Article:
Sunday, June 28, 2015

Meet Gregory L. Hines, Writer and Director of MOD-X

Gregory L. Hines is the writer and director of the forthcoming sci-fi short film, MOD-X. He has worked as an artist in such media as music, drama, writing, and photography. Upon receiving an honorary discharge from military service in 2012, he moved to Southern California, residing in between Los Angeles and Las Vegas. Learn more about MOD-X at

1. What gave you the idea for MOD-X?

In the summer of 2014, my friend and I wanted to film a movie together, and we ended up with an idea about a bounty hunter tracking down a criminal in a post-apocalyptic world. Unfortunately, our schedules never could match up to film together, but I ended up writing a script called X1978. Eventually I developed the script further, and it became known as MOD-X.

2. In shooting the film, what did you do (and where did you film) to create a post-apocalyptic setting? 

I have always been of the belief to use what is accessible to you to raise the production value of your film. In my case, I live in the Mojave Desert and wrote a script around the landscape. My "in-camera" approach to create a post-apocalyptic Earth was to capture the fantastic mountains and the vast voids of the land. Additionally, I found a junk yard that gave us the perfect setting for our end scene called "The Deadlands."

Taking these shots, I was able to hand them off to my Visual Effects (VFX) team who started a process of matte painting, manipulation, and enhancements, thus adding to the world of isolation and desolation.

3. Your film has taken 14 days of production and several months of post-production. Could you tell us a little more about what that process has been like?

Tiresome. The process of making a film can be a long and arduous process, and it takes teams of people to successfully complete a project. MOD-X had its fair share of hurdles from over eight rewrites and having to replace two members of the cast mid-way into filming. This put constant demands on the cast and crew such as constantly learning aspects of an ever-changing script to dealing with the extreme environment of the desert. However, as a team we did succeed in getting the shots we needed by staying positive, focused, and determined---a bit of humor also went a long way.

Once we got into post production, the stress of lugging tons of gear into the vast enclaves of high winds and dirt were finally over, but the overwhelming task of assembling the film into a cohesive story both visually and audibly had just begun. Because the sound was unusable, I had to completely reconstruct every sound in the film in a process called Foley and sound design. Additionally, all of the actors had to come and rerecord their lines in another process called ADR or Automatic Dialogue Replacement. As you can imagine, this took over two months to complete, but it gives the film a unique and dynamic feel. Currently, we are waiting for the VFX team and our composer to complete their work.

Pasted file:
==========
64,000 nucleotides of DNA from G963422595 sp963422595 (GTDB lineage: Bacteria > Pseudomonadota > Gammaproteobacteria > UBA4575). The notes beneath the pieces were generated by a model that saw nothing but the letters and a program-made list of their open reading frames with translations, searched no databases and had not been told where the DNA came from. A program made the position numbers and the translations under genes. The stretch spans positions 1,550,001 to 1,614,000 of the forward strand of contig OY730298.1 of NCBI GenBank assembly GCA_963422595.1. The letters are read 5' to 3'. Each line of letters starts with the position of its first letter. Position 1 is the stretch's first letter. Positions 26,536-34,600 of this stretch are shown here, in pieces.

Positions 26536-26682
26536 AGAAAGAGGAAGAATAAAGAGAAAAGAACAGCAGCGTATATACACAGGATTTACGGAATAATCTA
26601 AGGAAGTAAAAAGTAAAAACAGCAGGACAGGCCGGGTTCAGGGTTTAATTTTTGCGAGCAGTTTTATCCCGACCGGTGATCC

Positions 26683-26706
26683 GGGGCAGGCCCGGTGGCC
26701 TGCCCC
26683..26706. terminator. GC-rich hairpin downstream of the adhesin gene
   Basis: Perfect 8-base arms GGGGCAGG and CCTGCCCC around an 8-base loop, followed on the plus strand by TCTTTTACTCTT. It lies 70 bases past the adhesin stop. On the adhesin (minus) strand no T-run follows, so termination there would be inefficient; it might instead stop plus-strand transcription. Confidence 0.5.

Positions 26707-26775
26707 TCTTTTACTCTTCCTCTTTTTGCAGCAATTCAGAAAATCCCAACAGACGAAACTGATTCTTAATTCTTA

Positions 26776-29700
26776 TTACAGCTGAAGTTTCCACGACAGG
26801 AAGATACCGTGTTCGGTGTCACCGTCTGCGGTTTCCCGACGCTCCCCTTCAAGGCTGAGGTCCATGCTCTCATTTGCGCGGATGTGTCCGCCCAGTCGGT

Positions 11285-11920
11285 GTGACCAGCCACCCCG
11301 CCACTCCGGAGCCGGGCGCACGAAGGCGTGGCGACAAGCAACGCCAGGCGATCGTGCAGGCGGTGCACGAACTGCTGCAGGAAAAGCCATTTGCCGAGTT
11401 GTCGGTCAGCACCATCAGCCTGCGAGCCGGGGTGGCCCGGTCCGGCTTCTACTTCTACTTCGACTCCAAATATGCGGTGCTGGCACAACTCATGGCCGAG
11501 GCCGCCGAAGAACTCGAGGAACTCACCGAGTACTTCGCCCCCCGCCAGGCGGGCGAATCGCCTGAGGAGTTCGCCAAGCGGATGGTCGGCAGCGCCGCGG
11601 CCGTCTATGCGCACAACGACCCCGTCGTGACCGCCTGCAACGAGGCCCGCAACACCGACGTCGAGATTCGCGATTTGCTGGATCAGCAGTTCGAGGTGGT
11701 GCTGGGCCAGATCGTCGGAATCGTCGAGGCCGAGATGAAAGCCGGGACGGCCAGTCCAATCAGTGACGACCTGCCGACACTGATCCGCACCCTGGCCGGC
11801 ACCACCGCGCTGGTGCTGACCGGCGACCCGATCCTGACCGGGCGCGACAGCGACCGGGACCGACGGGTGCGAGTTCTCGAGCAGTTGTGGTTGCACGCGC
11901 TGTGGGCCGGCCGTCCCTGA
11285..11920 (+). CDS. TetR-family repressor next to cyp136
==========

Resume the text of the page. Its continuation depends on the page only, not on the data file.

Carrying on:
4. What are some things you've learned about ways to make a quality film on a micro budget?

Most beginning filmmakers worry about gear or what camera they should use. The number one aspect to ensuring a smooth and successful film is to plan, plan, and plan. In doing so, take your time and do not rush or you run the risk of it coming back to haunt you later in production. Another aspect which I noted earlier is to use what is accessible to you. Take a drive and scout your area and ask yourself, what stands out and what is unique? When asking people to help you, always show respect and gratitude for anyone's time. A poor attitude is a sure way to turn people off and lose help. Lastly, be excited about what you do. I found that my excitement and drive was infectious, which attracted the right types of people to MOD-X. People want to work on a film that has a great story and work with dedicated and professional people, and most of all, people want to have fun!

5. What's your advice to other independent artists who want to make films but don't have any funding?

Starting out with a simple script without unnecessary fight scenes, explosions, and VFX. Keeping the process simple will allow you to concentrate on the meat and potatoes of filmmaking. Additionally, resource with people through the filmmaking community in whatever way possible to meet fellow artists. Bargain with people in exchange for services to accomplish your project. One of my cast members worked for free on MOD-X, but in return I filmed a short film for him which allowed him to get his project off the ground. Lastly, be creative, know that it is okay to fail, and don't be afraid to ask for help--and most importantly, HAVE FUN!

Thanks, Greg!

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